Forrest J. Ackerman ailing, ‘Wild Wild West’ on DVD and ‘Fanboys’ in Everyday Hero headlines

Nov. 04, 2008 | 6:24 p.m.

Your handpicked headlines from the fanboy universe …

Forrest J. Ackerman

This is the 50th anniversary of the founding of "Famous Monsters of Filmland" by Forrest J. Ackerman, a man who almost single-handedly shaped the very essence of horror and science-fiction fandom. Uncle Forry, as he was affectionately known, was not only a fan, he has been an inspiring figure and friend to several generations of creators (he was Ed Wood’s literary agent, which is just wonderful to consider). Ackerman is now 91 and a beloved figure, and hailed by far-reaching and disparate creators that include  Steven Spielberg, George Lucas, Peter Jackson, Stephen King, Tim Burton and Gene Simmons. Right now, according to Harry Knowles, a lot of those people are reaching out to the Los Angeles native because he is ailing. Knowles writes: "I spoke briefly with Forrest J. Ackerman earlier today, he wasn’t sounding very strong, it hurt to hear his voice knowing that it wouldn’t be here with us much longer. But at the same time, it was nice to say goodbye to one another. Ackerman is one of the founders of my love of cinema. My father is the geek he is, because of his magazine — and I’m the geek I am because of his magazine as well as the influence it had on my father. That magazine was, of course, ‘Famous Monsters of Filmland’. In speaking with Uncle Forry’s caretaker, an amazing gentleman named Joe Moe, I was told that Forry was lucid, peaceful and not even on pain medication, but that he was progressively getting worse — and was ready to move on … Many friends of Forry have visited his bedside, hearing one last story, one last pun and to say one last goodbye. Ray Bradbury even flew to his bedside. We here at AICN are preparing a fitting memorial — and something, most likely, permanent to AICN."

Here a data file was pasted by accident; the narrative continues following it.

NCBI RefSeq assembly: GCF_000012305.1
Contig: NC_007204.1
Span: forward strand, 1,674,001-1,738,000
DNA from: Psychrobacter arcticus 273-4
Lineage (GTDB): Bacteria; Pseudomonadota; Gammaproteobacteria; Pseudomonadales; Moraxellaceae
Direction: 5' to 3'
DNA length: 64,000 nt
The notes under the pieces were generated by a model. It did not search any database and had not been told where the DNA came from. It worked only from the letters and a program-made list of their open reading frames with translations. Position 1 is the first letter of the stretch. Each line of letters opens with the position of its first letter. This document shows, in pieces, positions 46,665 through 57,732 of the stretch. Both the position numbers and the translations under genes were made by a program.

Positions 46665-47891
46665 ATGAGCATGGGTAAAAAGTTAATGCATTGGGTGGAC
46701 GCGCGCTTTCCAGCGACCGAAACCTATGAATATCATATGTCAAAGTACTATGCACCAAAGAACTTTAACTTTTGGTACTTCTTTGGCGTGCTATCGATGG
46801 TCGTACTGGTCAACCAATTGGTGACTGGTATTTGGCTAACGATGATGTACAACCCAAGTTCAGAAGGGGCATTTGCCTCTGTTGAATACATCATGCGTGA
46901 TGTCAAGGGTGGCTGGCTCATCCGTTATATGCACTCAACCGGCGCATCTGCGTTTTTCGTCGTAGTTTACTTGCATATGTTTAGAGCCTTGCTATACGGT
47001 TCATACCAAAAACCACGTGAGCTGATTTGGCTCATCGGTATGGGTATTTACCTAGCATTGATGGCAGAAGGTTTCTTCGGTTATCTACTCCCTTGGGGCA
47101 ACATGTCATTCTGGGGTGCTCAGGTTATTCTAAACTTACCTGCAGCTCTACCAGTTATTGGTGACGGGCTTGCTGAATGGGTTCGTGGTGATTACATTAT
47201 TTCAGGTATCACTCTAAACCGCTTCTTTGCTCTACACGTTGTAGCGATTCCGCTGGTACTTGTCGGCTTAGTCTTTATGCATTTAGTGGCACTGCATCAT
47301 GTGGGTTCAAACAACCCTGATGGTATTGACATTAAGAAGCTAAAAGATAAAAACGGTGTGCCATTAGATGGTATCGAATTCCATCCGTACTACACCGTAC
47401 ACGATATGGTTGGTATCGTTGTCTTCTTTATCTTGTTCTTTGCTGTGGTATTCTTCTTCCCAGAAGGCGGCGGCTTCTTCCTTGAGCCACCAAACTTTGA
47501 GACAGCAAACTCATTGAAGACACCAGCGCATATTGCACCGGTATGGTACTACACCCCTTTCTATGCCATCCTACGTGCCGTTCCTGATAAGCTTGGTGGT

Darth Vader logo‘Fanboys’ for life: I ran into filmmaker Kyle Newman at the Spike TV Scream 2008 Awards a few weeks ago and he gave a weary shrug when I asked about his movie "Fanboys," the small-budget, oft-delayed comedy about a group of geeks breaking into Skywalker Ranch. He shot the film in 2006 and so far the only positive thing to come out of it was he fell in love with one of his stars, Jamie King ("Sin City," "The Spirit"), who is now his wife. The movie features a cast that looks like a Comic-Con autograph hall: William Shatner, the ubiquitous Seth Rogen, Danny McBride, Billy Dee Williams, Carrie Fisher, Jason Mewes, Ray Park and Sam Huntington. All delays will create an uphill struggle for the movie but the new trailer does have some fun moments. You can see the brand-new, high-quality version of the trailer at Yahoo.

'Wild Wild West' starsJames Bond on Horseback: When I was a kid I was fascinated with reruns of "The Wild Wild West" starring Robert Conrad and Ross Martin as domestic spies in Reconstruction-era America. Susan King has an interview with the 73-year-old Conrad to discuss the release today of a 27-disc DVD set collecting the entire 1965-1969 show. King writes: "Another hallmark of the show was its villains, none more infamous than the brilliant, demonic Miguelito Loveless — played by Michael Dunn, who was less than 4 feet tall. ‘He stayed at my house when he came to town,’ said Conrad. ‘He came from New York and we were personal friends. On Saturday we had a touch football game. We played different studios and he was the referee. He refereed on a golf cart.’ Dunn even had a drink named after him at a watering hole across the street from the studio. ‘It was real powerful drink,’ said Conrad. ‘He was real proud of it.’ Conrad also remembered Boris Karloff guest-starring. ‘He was an icon. I watched him when I was a little boy and here he was playing one of the bad guys.’ The show also attracted Peter Lawford and Sammy Davis Jr. — ‘nobody turned down the show because they all liked it,’ added Conrad." [Los Angeles Times]

— Geoff Boucher